Statements home | Search results | Full text



Print this article

Email this article

News story

Secretary-General Ban Ki-moon

UN Headquarters

06 December 2010


Remarks to the Ninth Assembly of States Parties to the Rome Statute of the International Criminal Court [As delivered]

Your Excellency Mr. Juan Manuel Santos Calderón, President of Colombia,
Ambassador Christian Wenaweser, President of the Assembly of States Parties,
Honourable Judge Sang-Hyun Song, President of the Court,
Mr. Prosecutor, Luis Moreno Ocampo,
Madam Registrar, Silvana Arbia,
Madam Chairperson of the Board of Directors of the Trust Fund for Victims,
Elisabeth Rehn,
Honourable judges,
Excellencies,
Distinguished delegates,
Ladies and Gentlemen,

I am pleased to welcome you to the Ninth Session of the Assembly of States Parties to the Rome Statute of the International Criminal Court.

At your last meeting, in Kampala, you made history. You fulfilled the promise of Rome and completed the ICC Statute by agreeing on the definition of the crime of aggression ... and you agreed on the conditions under which the Court is to exercise its jurisdiction with respect to that crime. These are landmark achievements.

Now it is time to build on these accomplishments. I encourage all States parties to ratify the Kampala amendments to the Rome Statute.

The international community has overwhelmingly embraced the idea that we have entered an age of accountability, and that there can be absolutely no immunity for international crimes.

But make no mistake: to prevail in the fight against impunity, we must stay on the offence. At a time when international justice is under attack in many places, we must strengthen our resolve to shut the door on the era of impunity and ensure that in this new era, perpetrators truly answer for their crimes.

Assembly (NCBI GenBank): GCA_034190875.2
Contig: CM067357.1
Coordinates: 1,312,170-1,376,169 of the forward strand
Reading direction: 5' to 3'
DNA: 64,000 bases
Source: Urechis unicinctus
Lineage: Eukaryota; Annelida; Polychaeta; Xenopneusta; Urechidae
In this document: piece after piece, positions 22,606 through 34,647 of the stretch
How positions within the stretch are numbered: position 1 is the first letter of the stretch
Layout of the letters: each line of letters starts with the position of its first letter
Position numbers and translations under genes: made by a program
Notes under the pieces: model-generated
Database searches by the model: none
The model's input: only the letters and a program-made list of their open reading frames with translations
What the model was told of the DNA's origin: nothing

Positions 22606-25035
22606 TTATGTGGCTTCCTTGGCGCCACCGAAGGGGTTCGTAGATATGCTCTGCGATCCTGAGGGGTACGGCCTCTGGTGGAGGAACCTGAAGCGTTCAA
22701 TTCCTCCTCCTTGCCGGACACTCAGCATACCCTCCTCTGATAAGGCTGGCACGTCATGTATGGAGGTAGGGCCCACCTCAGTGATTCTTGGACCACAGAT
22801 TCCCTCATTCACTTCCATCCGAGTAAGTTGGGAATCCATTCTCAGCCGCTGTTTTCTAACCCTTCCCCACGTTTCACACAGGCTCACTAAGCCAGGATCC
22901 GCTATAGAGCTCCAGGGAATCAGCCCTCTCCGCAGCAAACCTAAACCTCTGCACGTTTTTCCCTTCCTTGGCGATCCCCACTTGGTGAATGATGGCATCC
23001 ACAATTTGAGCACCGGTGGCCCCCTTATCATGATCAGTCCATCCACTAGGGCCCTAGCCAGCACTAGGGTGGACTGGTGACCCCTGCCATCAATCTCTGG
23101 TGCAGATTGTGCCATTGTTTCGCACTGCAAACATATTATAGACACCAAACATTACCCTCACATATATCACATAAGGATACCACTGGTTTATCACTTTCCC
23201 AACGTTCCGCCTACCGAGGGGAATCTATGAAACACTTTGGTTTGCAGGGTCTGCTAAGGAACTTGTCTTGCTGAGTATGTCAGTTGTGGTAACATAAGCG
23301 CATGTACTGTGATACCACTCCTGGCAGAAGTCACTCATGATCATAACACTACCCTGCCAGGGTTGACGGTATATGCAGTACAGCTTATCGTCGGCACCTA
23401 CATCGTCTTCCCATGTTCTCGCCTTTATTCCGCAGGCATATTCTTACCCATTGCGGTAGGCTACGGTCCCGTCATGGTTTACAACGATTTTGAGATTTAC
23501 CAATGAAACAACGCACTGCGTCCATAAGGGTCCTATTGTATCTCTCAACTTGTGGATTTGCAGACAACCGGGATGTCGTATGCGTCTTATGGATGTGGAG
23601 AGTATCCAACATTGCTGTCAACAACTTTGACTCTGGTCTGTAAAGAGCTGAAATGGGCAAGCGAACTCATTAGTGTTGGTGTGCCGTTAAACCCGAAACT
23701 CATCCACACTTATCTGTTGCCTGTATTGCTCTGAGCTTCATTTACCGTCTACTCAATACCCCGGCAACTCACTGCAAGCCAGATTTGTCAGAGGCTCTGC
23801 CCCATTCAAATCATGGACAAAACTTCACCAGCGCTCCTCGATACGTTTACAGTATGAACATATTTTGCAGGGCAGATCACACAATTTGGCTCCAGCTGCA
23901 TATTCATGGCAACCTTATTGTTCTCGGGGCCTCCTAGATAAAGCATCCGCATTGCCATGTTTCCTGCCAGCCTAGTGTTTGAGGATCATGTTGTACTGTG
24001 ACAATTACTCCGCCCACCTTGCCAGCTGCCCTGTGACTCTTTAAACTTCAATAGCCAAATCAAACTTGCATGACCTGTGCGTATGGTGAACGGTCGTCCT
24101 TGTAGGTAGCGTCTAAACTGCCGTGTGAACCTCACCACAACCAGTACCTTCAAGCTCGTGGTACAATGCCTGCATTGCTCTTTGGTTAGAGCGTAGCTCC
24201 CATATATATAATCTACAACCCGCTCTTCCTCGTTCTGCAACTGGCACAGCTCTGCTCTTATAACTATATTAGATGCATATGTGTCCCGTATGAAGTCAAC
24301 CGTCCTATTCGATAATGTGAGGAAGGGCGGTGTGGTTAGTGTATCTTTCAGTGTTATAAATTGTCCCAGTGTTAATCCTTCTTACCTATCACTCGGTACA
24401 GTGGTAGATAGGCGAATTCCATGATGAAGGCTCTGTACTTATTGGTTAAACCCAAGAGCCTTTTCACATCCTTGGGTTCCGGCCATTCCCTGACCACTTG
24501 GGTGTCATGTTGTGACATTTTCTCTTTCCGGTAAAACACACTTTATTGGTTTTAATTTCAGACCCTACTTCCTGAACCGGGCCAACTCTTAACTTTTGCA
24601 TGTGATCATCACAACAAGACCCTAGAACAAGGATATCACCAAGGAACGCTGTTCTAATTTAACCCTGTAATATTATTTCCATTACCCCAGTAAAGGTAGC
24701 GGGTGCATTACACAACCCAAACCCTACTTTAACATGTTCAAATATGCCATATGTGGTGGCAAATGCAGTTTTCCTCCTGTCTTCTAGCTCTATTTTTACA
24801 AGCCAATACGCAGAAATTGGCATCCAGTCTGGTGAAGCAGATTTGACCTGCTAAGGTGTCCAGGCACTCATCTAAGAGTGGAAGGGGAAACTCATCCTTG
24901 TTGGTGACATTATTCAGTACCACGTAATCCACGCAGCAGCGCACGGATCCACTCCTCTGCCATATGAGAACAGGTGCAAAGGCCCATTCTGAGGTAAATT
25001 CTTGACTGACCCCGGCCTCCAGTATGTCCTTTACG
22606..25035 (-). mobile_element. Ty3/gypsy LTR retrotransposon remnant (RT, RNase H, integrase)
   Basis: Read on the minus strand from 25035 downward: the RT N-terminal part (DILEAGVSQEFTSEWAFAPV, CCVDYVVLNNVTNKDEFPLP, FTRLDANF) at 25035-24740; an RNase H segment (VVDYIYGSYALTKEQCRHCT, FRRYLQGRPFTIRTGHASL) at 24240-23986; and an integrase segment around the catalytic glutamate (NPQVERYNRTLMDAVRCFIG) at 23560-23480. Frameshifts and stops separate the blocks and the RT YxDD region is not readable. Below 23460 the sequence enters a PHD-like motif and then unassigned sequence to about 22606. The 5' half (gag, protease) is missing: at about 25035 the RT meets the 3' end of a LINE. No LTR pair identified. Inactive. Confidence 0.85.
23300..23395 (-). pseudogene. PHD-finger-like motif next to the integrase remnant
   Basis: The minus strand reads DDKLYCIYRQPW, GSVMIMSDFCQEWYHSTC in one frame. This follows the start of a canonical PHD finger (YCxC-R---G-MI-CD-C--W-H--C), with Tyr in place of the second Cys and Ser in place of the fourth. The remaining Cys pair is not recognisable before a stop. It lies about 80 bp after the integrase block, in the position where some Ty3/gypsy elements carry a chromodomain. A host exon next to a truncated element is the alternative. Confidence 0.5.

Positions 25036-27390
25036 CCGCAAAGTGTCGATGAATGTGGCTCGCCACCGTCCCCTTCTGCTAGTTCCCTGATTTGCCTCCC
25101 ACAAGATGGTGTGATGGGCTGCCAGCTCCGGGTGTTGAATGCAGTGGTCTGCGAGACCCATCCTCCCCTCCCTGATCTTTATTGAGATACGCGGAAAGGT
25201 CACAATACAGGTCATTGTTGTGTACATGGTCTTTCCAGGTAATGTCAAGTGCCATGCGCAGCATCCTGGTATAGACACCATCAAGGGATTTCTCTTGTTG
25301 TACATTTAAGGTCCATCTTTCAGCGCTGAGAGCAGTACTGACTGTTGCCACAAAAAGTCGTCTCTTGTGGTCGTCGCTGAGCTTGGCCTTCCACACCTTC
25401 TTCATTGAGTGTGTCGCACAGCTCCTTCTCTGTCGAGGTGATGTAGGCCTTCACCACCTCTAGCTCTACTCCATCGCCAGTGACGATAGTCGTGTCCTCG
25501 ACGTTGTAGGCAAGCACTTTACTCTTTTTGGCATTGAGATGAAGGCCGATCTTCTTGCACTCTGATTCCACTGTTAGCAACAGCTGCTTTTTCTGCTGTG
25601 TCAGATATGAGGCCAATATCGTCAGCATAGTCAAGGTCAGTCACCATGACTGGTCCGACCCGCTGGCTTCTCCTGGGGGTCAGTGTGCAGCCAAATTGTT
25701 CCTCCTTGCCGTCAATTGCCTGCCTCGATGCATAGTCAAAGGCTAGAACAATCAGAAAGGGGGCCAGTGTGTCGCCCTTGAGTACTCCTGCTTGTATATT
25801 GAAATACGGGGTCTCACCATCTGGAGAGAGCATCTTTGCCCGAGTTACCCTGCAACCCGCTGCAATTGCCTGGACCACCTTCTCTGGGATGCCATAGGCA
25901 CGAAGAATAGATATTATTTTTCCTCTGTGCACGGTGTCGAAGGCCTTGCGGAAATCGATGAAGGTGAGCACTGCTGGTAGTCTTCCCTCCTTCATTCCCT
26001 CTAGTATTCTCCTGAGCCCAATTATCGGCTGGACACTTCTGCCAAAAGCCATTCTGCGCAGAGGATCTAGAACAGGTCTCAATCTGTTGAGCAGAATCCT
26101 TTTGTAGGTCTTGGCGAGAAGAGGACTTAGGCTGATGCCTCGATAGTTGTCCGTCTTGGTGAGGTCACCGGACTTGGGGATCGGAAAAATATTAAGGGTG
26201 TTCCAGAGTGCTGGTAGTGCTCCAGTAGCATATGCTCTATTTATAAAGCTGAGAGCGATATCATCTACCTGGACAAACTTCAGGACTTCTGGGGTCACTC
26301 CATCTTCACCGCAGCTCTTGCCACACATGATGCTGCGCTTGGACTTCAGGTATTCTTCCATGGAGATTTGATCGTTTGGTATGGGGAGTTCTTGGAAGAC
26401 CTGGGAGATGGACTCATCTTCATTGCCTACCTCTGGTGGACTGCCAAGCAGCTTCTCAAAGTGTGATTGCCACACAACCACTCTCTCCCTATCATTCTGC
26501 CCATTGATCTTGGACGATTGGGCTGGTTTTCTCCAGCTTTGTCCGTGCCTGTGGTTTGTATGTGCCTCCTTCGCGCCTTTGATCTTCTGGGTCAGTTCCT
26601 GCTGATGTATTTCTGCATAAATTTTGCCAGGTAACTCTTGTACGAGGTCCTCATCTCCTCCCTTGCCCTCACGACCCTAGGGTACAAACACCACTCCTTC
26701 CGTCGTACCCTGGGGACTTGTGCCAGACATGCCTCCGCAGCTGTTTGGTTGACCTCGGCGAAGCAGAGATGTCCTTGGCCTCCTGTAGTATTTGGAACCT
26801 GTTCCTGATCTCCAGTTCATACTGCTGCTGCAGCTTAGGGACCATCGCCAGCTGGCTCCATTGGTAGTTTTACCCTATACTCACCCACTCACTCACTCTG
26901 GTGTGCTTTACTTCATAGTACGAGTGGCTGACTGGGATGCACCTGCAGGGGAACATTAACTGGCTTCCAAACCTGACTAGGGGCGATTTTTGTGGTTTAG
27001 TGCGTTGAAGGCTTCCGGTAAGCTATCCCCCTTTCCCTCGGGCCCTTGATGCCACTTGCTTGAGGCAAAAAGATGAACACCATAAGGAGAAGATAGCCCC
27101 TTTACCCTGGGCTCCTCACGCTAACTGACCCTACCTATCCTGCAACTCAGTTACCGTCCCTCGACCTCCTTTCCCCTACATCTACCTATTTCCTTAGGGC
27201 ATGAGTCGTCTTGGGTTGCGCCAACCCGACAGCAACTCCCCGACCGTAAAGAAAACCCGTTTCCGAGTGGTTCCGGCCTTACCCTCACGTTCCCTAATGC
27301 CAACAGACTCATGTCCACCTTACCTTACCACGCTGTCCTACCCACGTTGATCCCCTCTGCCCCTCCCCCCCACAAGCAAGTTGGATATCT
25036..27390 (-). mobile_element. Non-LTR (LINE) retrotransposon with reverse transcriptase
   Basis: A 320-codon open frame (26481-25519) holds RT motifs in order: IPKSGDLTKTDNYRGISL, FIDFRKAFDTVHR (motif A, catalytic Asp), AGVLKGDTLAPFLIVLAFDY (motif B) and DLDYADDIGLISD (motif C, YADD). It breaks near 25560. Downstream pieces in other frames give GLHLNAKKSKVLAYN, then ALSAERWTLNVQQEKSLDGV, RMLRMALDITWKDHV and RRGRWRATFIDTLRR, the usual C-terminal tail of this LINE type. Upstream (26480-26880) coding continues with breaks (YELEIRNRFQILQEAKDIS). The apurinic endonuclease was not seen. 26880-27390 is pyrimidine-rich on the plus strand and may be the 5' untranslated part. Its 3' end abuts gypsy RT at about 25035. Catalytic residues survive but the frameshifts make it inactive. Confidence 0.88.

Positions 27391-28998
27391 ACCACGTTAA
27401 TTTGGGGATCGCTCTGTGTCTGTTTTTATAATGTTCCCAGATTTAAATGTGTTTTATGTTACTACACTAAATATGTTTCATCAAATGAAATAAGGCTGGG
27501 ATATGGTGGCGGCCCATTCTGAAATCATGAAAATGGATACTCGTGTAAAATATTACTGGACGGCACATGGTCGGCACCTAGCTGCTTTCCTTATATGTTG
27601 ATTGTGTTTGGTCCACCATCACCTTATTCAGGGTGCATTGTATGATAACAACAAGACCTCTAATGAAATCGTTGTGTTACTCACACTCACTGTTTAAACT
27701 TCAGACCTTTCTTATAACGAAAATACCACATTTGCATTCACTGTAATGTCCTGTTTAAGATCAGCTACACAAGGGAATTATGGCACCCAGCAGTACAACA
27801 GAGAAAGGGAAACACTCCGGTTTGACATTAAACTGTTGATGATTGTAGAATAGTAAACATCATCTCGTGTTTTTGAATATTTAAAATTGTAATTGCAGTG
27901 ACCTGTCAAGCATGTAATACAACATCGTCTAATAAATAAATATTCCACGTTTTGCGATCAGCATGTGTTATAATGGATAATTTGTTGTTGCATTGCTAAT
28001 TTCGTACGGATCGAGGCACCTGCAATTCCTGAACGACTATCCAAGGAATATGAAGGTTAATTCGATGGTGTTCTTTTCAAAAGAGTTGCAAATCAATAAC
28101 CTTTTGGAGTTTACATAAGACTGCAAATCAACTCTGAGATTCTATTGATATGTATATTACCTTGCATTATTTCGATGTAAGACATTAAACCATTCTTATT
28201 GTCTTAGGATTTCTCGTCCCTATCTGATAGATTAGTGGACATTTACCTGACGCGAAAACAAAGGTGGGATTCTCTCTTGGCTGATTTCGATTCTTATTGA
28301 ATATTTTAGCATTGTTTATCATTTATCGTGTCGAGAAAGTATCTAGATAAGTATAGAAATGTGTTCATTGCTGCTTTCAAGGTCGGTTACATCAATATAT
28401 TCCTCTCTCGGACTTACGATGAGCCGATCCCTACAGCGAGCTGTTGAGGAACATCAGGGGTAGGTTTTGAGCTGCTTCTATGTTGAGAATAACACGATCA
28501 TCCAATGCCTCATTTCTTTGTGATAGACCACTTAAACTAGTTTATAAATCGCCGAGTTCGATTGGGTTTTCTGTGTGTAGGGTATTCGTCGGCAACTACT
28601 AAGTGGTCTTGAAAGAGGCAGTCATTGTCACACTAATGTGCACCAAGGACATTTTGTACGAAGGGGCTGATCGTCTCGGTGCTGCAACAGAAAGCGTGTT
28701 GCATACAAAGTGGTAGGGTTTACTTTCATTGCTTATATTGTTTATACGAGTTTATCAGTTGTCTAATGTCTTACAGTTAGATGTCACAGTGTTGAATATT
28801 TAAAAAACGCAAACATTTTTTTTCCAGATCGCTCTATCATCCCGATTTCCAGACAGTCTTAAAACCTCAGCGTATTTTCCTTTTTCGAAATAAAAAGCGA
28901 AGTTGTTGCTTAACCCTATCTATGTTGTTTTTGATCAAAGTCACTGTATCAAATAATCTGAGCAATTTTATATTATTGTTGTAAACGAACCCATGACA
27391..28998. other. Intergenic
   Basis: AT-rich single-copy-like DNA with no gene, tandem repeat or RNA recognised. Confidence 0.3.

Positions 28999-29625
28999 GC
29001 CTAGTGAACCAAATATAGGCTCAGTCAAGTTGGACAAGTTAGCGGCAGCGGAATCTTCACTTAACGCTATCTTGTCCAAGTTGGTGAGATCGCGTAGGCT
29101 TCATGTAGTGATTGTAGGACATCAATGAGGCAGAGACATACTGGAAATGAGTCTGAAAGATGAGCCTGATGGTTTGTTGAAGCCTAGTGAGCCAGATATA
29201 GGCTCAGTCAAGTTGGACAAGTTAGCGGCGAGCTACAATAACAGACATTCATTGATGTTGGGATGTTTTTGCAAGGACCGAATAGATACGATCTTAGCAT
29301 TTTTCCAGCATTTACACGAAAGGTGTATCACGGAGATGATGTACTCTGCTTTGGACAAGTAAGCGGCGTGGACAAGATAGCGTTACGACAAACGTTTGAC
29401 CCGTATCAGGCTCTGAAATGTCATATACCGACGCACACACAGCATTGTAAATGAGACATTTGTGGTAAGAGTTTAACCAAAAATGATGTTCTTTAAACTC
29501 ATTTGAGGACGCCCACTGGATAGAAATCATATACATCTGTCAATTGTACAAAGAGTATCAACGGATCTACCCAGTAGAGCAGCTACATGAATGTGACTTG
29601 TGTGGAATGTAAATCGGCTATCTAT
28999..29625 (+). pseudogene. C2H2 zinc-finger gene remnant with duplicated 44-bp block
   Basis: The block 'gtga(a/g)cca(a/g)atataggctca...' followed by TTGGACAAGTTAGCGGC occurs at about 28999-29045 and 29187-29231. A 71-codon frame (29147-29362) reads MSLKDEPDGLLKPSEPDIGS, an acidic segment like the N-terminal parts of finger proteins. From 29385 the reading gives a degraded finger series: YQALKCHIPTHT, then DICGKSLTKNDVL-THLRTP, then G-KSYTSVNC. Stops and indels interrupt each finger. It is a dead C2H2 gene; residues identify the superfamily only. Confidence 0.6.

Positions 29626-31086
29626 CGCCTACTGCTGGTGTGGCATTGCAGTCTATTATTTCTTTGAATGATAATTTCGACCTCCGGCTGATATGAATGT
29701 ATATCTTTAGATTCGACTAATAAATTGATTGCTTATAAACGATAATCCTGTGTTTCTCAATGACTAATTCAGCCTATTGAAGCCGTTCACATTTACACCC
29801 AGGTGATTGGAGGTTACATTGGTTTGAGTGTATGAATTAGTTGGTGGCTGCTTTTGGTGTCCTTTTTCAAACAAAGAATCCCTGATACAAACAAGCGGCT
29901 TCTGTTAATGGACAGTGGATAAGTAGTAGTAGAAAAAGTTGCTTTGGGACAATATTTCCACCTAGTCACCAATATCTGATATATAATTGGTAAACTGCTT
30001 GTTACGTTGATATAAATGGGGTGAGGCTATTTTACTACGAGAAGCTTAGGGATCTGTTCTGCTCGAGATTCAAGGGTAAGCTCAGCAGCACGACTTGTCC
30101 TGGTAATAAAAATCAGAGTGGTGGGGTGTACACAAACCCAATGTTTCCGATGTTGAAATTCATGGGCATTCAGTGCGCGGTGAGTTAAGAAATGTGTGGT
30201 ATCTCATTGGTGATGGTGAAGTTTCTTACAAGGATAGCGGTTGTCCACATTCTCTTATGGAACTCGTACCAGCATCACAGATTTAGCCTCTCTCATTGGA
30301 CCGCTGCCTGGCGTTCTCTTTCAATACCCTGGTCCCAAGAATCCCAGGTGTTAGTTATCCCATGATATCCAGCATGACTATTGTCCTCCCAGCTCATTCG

I wish to emphasize, in this respect, the crucial importance of States complying with their responsibilities to enforce all outstanding arrest warrants.

The ICC faces challenges in consolidating itself as an indispensable part of the community of international organizations. The Court does not yet enjoy universal support. There are misunderstandings about when, where and how it should act.

The battle for trust in the ICC must be won in the courtroom. That is the place to prove to the world that the Court can deliver on its noble mandate - independently, impartially and without regard to political considerations.

Warrants of arrest and summonses have been issued, suspects have been arrested and brought to the Court, some have even arrived on their own. Proceedings are under way.

But the trials need to be completed expeditiously, in a manner that instills confidence in the Court and in its ability to achieve justice clearly and transparently for all the world to see.

The ICC is the centerpiece of our system of international criminal justice. If we are serious about combating impunity and promoting accountability, we must support its work.

Our generation has the opportunity to decisively advance the cause of justice and prevent horrendous suffering.

If we fail to heed Kampala's call, we fail humanity.

With that in mind, excellencies, extinguished delegates, I wish you success in your important deliberations.

Thank you very much.